Annexin B22 and its homologues from S. japonicum [8] and Schistosoma bovis [23] are the only B annexins known to date that possess an exposed cysteine residue in the IIDE loop (Cys173), a position where most other annexins possess a serine residue. In the present crystal structure, Cys173 was found to engage in an intermolecular disulfide bond that adds to the stabilization of the unique head-to-head dimer topology with the dimer interface exclusively being located in module II/III. Although the plant annexin 24 (Ca32) also crystallized as a head-to-head dimer [24], the dimer interface in that case comprised almost the entire convex surface of both molecules, thus giving rise to a more compact structure of the dimer.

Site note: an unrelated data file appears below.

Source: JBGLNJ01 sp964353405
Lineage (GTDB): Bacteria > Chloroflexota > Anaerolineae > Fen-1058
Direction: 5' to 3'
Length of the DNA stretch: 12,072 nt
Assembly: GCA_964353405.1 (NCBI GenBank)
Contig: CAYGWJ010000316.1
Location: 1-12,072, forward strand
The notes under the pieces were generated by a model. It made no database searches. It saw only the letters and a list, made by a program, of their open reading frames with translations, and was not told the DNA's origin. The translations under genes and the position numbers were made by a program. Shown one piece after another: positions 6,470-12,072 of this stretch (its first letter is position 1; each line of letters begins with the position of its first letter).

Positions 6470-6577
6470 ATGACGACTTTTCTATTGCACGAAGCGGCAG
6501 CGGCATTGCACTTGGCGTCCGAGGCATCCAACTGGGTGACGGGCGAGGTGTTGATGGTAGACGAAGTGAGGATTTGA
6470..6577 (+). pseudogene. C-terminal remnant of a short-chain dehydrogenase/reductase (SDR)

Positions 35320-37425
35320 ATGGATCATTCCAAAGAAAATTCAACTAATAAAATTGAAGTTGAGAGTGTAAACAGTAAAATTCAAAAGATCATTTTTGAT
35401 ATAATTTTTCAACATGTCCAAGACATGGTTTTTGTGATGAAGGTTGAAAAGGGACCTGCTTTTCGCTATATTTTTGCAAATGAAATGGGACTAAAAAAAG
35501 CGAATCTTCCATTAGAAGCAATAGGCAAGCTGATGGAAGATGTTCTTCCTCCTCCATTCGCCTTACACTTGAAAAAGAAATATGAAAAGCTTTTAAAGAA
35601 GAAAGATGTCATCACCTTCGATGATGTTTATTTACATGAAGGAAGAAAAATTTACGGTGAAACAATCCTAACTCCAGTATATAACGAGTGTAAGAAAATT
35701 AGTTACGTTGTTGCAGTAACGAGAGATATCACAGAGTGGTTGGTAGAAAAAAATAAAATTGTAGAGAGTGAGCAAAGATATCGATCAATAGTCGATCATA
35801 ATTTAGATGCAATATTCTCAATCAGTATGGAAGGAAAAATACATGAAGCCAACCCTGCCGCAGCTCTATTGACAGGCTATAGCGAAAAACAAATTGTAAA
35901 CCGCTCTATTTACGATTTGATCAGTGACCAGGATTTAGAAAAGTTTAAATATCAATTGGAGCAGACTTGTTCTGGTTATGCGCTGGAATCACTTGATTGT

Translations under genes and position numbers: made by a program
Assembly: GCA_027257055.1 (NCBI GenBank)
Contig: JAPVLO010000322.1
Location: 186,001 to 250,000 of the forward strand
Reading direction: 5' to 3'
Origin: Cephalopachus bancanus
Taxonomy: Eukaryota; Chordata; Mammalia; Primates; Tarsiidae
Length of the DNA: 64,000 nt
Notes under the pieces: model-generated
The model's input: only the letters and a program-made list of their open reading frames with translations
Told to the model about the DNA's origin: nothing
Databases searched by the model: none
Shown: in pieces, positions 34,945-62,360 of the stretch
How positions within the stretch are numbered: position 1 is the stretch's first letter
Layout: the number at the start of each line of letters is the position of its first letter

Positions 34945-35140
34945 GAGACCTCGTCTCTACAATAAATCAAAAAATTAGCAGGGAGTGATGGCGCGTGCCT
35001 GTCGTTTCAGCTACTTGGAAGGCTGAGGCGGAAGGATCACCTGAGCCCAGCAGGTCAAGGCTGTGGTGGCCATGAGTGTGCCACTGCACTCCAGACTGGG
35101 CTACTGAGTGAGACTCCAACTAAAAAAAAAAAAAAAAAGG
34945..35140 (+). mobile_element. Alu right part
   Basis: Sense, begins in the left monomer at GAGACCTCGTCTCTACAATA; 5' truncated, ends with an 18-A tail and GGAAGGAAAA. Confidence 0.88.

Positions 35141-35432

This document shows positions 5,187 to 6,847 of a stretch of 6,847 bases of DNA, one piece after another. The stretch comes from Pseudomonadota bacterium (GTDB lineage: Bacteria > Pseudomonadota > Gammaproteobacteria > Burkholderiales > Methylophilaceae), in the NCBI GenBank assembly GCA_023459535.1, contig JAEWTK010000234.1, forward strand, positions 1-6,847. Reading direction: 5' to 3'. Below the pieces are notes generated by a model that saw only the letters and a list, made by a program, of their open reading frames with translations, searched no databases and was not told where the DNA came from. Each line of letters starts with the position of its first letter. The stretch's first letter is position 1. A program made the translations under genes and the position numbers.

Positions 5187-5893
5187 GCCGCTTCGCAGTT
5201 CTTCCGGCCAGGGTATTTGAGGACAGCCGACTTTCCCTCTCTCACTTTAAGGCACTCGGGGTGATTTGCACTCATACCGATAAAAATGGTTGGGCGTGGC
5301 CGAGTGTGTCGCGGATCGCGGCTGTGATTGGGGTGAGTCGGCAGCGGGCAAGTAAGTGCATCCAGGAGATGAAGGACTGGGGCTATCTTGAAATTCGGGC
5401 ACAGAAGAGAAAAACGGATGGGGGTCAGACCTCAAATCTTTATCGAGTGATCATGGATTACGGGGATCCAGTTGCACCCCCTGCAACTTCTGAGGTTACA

A hallmark feature of annexins is the endonexin sequence MKGXGT-{38}-D/E [25] in the loops of the individual repeats. The sequence MKGXGT is located in the AB loop, and the acidic bidentate amino acid positioned roughly 38 residues downstream is situated in the loop connecting helices D and E. At the level of tertiary structure, this sequence constitutes the type II calcium binding sites of annexins. A second type of calcium binding site in annexins, type III, is not immediately evident from the primary structure. Type III binding sites are situated in the DE loops whereby one or two main chain carbonyl groups and a bidentate carboxylate from helix E coordinate the metal ion together with several water molecules. Recent crystal structures of annexins from group E (α-giardins) [7, 26, 27] revealed that these ancestral annexins possess a variety of different calcium coordination schemes, and several α-giardins lack canonical calcium binding sites and yet can bind calcium in a non-canonical fashion. It has been proposed that the variety of calcium binding sites may represent snapshots of the evolution of canonical metal binding sites in this protein family [7]. Phylogenetically, annexin B22 belongs to a derived clade of B annexins that exclusively consists of those from parasitic Platyhelminthes [8]. In line with this argument, this annexin engages both canonical and non-canonical calcium binding sites.